The teachings on romance with Jesus stem from a greater problem within evangelical circles, as yesterday’s post on The Cripplegate reminded me. The Dangers of Man-Centered Theology demonstrates (in quite convicting ways) how easily we make the Gospel all about us. We may give lip-service to the fact that Jesus deserves all the praise, honor and glory, but honesty forces us to admit that most of the time we follow Him with the expectation of receiving goodies.
I can’t help thinking of this passage:
25 When they found him on the other side of the sea, they said to him, “Rabbi, when did you come here?” 26 Jesus answered them, “Truly, truly, I say to you, you are seeking me, not because you saw signs, but because you ate your fill of the loaves. 27 Do not work for the food that perishes, but for the food that endures to eternal life, which the Son of Man will give to you. For on him God the Father has set his seal.” 28 Then they said to him, “What must we do, to be doing the works of God?” 29 Jesus answered them, “This is the work of God, that you believe in him whom he has sent.” 30 So they said to him, “Then what sign do you do, that we may see and believe you? What work do you perform? 31 Our fathers ate the manna in the wilderness; as it is written, ‘He gave them bread from heaven to eat.’” 32 Jesus then said to them, “Truly, truly, I say to you, it was not Moses who gave you the bread from heaven, but my Father gives you the true bread from heaven. 33 For the bread of God is he who comes down from heaven and gives life to the world.” 34 They said to him, “Sir, give us this bread always.”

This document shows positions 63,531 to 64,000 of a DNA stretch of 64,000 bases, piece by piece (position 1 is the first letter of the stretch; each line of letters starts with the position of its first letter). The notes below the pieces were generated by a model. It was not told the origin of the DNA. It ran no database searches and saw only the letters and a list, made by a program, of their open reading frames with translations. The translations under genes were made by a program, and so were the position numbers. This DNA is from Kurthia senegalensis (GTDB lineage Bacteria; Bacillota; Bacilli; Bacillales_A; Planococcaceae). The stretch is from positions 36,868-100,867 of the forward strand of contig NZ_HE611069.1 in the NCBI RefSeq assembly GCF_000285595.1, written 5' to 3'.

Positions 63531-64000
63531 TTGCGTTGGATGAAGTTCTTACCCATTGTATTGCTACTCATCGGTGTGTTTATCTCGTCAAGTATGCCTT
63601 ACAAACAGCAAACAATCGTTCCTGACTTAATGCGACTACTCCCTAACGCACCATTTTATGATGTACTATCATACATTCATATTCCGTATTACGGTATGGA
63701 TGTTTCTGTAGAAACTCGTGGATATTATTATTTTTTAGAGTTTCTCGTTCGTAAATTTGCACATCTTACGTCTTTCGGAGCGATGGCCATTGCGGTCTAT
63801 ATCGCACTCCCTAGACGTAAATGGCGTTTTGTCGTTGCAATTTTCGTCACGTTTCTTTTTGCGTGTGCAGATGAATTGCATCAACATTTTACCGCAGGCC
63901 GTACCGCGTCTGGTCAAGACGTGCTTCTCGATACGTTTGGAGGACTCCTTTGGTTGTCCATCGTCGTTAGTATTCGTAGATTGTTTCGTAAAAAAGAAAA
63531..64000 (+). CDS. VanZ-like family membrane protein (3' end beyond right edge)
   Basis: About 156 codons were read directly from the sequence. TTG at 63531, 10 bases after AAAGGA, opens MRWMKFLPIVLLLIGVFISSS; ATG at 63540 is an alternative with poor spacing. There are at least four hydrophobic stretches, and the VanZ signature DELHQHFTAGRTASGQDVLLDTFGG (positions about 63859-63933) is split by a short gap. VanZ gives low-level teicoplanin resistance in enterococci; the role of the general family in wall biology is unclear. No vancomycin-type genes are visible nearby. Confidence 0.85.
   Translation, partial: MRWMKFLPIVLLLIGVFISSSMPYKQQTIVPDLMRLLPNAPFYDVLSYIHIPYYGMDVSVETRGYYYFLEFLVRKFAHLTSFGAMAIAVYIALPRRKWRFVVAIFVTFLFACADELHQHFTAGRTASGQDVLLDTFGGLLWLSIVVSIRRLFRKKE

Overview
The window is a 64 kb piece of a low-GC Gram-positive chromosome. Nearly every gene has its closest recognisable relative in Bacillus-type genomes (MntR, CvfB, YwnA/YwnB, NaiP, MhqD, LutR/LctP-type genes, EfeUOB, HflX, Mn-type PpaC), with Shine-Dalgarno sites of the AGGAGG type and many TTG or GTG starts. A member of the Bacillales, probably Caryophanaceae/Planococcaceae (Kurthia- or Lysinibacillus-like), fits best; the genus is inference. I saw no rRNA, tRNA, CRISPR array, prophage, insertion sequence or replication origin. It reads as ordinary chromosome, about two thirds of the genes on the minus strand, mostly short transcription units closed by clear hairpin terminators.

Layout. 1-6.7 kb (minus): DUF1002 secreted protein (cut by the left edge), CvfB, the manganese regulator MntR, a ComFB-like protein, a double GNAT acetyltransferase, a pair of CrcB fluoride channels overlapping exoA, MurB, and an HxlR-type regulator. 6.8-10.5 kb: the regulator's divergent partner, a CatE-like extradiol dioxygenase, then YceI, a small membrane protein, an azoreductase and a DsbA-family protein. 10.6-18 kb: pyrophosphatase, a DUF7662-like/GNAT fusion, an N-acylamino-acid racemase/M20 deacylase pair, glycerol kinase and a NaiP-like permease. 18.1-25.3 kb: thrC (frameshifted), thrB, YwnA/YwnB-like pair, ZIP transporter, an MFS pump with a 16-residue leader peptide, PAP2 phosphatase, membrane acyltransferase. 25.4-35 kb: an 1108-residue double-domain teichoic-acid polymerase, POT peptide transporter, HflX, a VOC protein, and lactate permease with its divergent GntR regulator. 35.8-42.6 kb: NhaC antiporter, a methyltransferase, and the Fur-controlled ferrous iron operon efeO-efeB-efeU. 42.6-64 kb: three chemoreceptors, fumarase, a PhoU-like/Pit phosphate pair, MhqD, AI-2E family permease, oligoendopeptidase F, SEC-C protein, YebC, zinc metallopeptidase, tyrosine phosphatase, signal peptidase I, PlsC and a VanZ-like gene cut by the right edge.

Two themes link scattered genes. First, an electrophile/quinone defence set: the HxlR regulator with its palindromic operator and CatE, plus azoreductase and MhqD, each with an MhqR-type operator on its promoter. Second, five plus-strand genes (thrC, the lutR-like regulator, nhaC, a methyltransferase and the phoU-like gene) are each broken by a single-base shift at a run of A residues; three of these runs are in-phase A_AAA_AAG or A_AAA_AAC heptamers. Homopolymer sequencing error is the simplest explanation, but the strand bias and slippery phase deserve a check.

35 Jesus said to them, “I am the bread of life; whoever comes to me shall not hunger, and whoever believes in me shall never thirst. 36 But I said to you that you have seen me and yet do not believe. 37 All that the Father gives me will come to me, and whoever comes to me I will never cast out. 38 For I have come down from heaven, not to do my own will but the will of him who sent me. 39 And this is the will of him who sent me, that I should lose nothing of all that he has given me, but raise it up on the last day. 40 For this is the will of my Father, that everyone who looks on the Son and believes in him should have eternal life, and I will raise him up on the last day.” ~~John 6:25-40 (ESV)
The crowd wanted Jesus because He met their temporal needs, not because He deserved their adoration. He fed the 5000 to reveal Himself as the Almighty Creator, but the people chose to focus on Him as a cosmic Waiter Who bore the responsibility of satisfying their appetites.
We do pretty much the same thing now. Maybe most of us have enough delicacy to avoid the blatant Name-It-And-Claim-It teachings of people like Joel Osteen, Joyce Meyer and Benny Hinn, but how many of us fall for Beth Moore, Rick Warren and Sarah Young as they offer a watered-down Jesus that romances us, gives us purpose and whispers in our ear? Instead of physical bread, this man-made Jesus lets us feel special about ourselves.
Certainly, the Lord loves His people, and He graciously cares for our needs. He does so, not because we deserve His mercy (we don’t), but because He is amazingly kind and generous in the face of our unworthiness. His kindness shouldn’t stimulate our greed, so that we constantly dream up new ways for Him to shower us with blessings. Quite the contrary, those blessings ought to cause us to shower Him with praise and adoration. They should place our attention back on Him.